In a case that came down from the US District Court regarding when a motor vehicle insurance policy kicks into effect gives us an expansion of the term “use” when applied to motor vehicle insurance coverage.
In this case, the victim was not in a vehicle; he had just gotten out of the vehicle. On February 23, 2011, Michael Jodrie got out of the vehicle to be a spotter, directing a truck driver in backing up at a wastewater facility near a clarifier tank. Unfortunately, the clarifier tank was left open and Mr. Jodrie fell into the tank and was seriously injured. The wastewater company notified its general liability insurance company, First Mercury, but they declined to defend their insured, positing that the injuries resulted from the “use” of a motor vehicle and therefore not their responsibility.
Which Insurance Policy Insures a Victim When Accident is Outside the Vehicle?
The case, A&W Maintenance Inc. v. First Mercury Insurance Company, was decided by US District Court Judge William G. Young. The case did not cover the injuries or damages to the victim, but a determination as to which insurance company would have to cover the injuries sustained by the victim.
The District Court Judge held that the backing up of a truck was not part of loading and unloading and that Mr. Jodrie, the spotter, was not injured from an accident that arose out of “the use of an auto.” The “mere involvement” of the vehicle is incidental in this case because the “ownership, use or maintenance of the ‘auto’ since the injurious condition was neither ‘peculiar’ nor ‘intrinsic’ to the auto.” There needs to be a “casual connection” between the use and the injury and here, it was too attenuated.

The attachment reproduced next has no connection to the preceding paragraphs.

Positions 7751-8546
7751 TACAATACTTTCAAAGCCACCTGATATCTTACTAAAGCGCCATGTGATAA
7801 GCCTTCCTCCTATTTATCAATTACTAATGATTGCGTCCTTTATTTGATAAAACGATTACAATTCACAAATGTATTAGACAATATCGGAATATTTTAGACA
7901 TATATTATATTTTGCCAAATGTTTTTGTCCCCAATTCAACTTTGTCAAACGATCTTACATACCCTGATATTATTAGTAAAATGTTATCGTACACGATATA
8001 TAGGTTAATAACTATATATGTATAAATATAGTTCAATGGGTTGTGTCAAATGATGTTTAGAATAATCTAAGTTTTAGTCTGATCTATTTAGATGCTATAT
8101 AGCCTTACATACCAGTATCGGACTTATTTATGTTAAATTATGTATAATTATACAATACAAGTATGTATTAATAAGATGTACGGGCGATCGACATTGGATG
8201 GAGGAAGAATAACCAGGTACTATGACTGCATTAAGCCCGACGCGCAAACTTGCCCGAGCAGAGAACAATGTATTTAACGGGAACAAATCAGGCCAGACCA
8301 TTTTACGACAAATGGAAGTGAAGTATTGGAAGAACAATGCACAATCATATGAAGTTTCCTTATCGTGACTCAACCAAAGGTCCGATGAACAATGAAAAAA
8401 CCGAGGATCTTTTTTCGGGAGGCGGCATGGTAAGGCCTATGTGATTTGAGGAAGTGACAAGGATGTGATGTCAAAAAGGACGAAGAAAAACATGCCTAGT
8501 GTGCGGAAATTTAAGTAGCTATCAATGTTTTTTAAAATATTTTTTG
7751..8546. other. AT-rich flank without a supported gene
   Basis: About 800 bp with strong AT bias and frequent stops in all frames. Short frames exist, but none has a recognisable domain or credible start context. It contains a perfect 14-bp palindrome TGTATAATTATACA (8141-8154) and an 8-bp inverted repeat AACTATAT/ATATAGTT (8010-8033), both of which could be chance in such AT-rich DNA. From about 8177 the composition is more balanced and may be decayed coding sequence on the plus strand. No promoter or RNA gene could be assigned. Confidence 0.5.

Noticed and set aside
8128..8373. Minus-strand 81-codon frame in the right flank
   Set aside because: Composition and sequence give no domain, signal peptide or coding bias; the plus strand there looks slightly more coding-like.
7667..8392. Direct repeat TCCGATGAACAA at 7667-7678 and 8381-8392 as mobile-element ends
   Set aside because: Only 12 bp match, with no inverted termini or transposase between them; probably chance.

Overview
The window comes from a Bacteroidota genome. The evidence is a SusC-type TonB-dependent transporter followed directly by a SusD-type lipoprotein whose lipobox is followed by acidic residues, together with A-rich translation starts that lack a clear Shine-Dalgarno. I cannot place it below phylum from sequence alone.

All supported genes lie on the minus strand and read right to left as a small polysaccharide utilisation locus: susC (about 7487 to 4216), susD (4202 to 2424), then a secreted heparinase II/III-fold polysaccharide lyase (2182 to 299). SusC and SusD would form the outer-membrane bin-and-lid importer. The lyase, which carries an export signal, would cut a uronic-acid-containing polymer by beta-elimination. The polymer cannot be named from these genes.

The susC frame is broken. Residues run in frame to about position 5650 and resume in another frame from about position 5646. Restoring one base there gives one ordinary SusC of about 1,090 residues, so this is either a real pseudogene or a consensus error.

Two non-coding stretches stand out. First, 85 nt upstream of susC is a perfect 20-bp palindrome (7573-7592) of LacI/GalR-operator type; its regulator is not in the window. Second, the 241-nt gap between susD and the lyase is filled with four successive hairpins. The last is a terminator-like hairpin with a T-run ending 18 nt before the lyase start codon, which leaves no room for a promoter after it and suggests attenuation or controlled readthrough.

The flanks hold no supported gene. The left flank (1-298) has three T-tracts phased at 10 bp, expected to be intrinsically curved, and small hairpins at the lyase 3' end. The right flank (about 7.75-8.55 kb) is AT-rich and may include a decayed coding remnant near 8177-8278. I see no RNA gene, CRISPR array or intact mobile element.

The fact that may have made the difference is that the open clarifier tank was the negligence of the landowner, not the truck driver. The lack of adequate safeguards around the tank was an “independent, intervening and unique” factor in causing Mr. Jodrie’s injuries.
Did the Insurance Company Violate MGL Chapter 93A?
The Court held that First Mercury did not violate Chapter 93A. This is understandable because there was no clear unfair and deceptive trade practice or “bad faith” undertaken by the insurance company. For 93A to apply, there would have to be a finding that there the insurance company knew, or should have known, that their decisions, or internal decision making, was unfair and calculated to deny benefits to the victim or policy holder.
Retain An Experienced Personal Injury Attorney
Insurance and insurance coverage issues are complicated. Insurance companies often spend considerable time deciding if coverage applies, all while the innocent victim of a car accident is awaiting a fair determination of value. This can be an unfair practice under Chapter 93A. It also can simply require an aggressive approach to forcing the determination issue.
Often, when coverage is denied, you can use your own underinsurance coverage to get fair compensation. An experienced attorney knows how, and when, to pursue this.
Call Attorney Neil Burns at 617-227-7423 for a free consultation.
There is no fee until we win.